Effects of nitroglycerin and nitroglycerin-methoxamine during acute myocardial ischemia in dogs with pre-existing multivessel coronary occlusive disease.
Nitroglycerin (TNG) reduces ischemic injury during acute coronary occlusion in dogs with otherwise normal coronary arteries, but its effect in the presence of pre-existing multivessel coronary disease is unknown. We therefore examined the influence of TNG on acute ischemia in dogs with chronic multivessel coronary occlusions. The left anterior descending (LAD) coronary artery was acutely occluded by a balloon cuff in conscious dogs two weeks after placement of ameroid constrictors to produce gradual occlusion of the obtuse marginal and posterior descending coronary arteries. Adequacy of balloon and ameroid coronary occlusion and degree of collateralization were assessed by coronary angiography. Nitroglycerin decreased arterial pressure and increased heart rate. Myocardial ischemia, determined after LAD occlusion by summing ST-segment elevation (sigmaST) from eight intramyocardial electrodes, lessened with TNG in those six dogs whose heart rate increased less than 50 per cent, but increased in those four whose heart rate increased greater than 50 per cent. When TNG-induced change in either heart rate or arterial pressure was prevented by adding methoxamine, sigma ST was diminished even more (avg decrease 25 per cent; P smaller than 0.05). We conclude that, in the presence of pre-existing multivessel coronary occlusions, 1) TNG reduces ischemic injury during experimental acute coronary occlusion provided arterial pressure and heart rate responses are not excessive and 2) uniform improvement occurs when pressure and rate responses are abolished by an alpha-adrenergic agonist. Although results in animal studies must be extrapolated to the clinical situation with caution, these findings suggest that a similar pharmacologic approach might be applicable to the treatment of acute myocardial infarction in man, even in the presence of multivessel disease.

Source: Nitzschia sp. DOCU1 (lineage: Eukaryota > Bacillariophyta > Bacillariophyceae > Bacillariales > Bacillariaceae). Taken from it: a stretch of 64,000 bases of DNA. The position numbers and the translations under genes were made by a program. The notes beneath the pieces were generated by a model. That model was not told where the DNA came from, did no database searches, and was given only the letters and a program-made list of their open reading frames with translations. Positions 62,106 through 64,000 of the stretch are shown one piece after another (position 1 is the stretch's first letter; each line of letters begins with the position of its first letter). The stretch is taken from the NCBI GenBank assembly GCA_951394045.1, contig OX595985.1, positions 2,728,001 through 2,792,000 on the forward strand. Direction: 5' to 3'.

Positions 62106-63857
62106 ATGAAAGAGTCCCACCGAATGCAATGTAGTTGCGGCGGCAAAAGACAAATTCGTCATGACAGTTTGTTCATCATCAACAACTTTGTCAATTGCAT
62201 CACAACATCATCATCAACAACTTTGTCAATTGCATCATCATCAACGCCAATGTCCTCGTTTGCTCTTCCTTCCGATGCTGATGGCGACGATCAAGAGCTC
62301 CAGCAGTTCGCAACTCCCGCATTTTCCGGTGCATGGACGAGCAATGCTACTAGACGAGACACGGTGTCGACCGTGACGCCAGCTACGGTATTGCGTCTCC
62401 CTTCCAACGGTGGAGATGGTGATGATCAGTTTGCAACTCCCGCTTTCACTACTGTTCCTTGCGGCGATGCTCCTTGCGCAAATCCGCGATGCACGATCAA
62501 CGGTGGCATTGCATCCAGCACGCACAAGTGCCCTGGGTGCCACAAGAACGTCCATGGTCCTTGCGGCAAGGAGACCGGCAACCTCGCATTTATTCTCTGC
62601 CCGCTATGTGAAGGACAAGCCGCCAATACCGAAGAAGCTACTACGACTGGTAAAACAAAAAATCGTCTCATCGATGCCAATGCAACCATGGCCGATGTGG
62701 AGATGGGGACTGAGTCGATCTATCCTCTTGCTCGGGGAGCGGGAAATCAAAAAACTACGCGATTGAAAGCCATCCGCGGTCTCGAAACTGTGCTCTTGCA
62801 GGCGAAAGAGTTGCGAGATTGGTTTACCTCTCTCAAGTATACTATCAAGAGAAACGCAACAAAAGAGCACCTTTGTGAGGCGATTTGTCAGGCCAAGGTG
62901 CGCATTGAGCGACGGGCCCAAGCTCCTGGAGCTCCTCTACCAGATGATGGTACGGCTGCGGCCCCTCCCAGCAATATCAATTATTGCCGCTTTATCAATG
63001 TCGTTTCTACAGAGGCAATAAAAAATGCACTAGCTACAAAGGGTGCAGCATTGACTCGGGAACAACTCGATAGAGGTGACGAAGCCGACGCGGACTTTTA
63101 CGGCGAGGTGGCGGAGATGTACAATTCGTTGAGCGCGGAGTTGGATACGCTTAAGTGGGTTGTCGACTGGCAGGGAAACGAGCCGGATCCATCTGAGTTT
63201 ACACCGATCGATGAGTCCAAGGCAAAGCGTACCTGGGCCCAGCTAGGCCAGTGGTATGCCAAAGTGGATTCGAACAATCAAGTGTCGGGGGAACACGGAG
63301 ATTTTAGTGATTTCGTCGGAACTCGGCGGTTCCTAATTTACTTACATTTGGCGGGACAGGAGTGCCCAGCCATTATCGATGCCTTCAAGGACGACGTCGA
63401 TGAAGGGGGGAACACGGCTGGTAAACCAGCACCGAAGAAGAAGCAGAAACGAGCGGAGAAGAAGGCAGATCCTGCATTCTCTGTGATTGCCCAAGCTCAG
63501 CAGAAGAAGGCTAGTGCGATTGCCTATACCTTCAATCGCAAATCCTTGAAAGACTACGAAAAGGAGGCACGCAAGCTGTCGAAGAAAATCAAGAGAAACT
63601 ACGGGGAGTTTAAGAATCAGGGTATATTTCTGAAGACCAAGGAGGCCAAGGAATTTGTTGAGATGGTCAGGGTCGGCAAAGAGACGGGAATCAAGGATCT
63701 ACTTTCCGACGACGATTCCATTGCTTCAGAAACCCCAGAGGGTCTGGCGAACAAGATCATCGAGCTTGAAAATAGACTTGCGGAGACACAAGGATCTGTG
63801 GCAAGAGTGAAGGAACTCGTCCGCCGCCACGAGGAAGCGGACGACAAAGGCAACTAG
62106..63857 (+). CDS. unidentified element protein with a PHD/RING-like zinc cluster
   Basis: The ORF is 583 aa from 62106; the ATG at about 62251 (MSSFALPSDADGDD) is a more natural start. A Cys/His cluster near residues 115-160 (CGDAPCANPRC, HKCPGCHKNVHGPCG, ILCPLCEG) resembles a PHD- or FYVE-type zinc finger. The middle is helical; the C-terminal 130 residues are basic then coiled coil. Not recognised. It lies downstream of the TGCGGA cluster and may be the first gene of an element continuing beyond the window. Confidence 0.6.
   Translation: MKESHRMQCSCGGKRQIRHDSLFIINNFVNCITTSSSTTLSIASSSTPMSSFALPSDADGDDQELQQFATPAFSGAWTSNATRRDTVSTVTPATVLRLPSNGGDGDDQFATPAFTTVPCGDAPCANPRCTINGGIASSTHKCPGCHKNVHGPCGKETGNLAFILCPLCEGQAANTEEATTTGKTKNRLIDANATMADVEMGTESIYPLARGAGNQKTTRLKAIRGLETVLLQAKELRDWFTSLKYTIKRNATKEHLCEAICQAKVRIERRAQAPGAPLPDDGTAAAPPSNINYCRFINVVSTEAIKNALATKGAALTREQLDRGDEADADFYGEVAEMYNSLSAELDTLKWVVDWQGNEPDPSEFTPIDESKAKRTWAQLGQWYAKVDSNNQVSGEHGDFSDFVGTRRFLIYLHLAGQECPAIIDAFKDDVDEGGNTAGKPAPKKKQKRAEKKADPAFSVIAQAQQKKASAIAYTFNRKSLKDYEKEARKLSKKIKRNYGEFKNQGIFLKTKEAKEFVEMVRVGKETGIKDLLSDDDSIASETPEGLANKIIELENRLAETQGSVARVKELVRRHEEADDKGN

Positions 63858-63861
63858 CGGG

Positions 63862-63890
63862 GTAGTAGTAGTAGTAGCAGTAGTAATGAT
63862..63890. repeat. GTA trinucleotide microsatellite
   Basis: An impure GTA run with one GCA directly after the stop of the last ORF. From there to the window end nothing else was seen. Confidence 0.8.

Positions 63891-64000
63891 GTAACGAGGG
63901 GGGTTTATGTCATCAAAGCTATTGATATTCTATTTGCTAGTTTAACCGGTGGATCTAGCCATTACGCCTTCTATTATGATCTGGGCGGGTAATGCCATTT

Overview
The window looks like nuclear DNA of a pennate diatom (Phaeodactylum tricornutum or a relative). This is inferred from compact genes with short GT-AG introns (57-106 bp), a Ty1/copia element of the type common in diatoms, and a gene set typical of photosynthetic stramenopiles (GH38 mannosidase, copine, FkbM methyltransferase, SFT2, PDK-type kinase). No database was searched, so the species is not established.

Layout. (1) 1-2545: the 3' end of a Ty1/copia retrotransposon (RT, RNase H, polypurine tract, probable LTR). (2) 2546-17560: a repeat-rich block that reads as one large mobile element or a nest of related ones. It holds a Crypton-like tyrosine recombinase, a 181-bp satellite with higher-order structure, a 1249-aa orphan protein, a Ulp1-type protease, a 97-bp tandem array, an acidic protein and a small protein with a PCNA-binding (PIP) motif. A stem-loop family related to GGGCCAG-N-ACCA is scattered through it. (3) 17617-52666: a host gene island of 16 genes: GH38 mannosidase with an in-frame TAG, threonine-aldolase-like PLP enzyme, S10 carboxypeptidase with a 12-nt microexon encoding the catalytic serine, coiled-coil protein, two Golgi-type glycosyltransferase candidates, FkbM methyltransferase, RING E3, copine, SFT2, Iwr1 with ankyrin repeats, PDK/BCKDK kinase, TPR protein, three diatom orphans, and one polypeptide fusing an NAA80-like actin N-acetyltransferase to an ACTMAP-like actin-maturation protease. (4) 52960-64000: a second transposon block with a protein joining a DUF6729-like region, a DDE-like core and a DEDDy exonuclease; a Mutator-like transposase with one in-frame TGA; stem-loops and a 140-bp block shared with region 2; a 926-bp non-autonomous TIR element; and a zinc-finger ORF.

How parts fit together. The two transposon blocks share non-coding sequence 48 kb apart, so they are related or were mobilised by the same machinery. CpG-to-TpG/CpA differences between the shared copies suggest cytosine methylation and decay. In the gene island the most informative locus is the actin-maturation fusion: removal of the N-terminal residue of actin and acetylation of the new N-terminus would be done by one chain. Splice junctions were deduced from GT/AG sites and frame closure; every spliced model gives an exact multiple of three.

- Copyright © 1975 by American Heart Association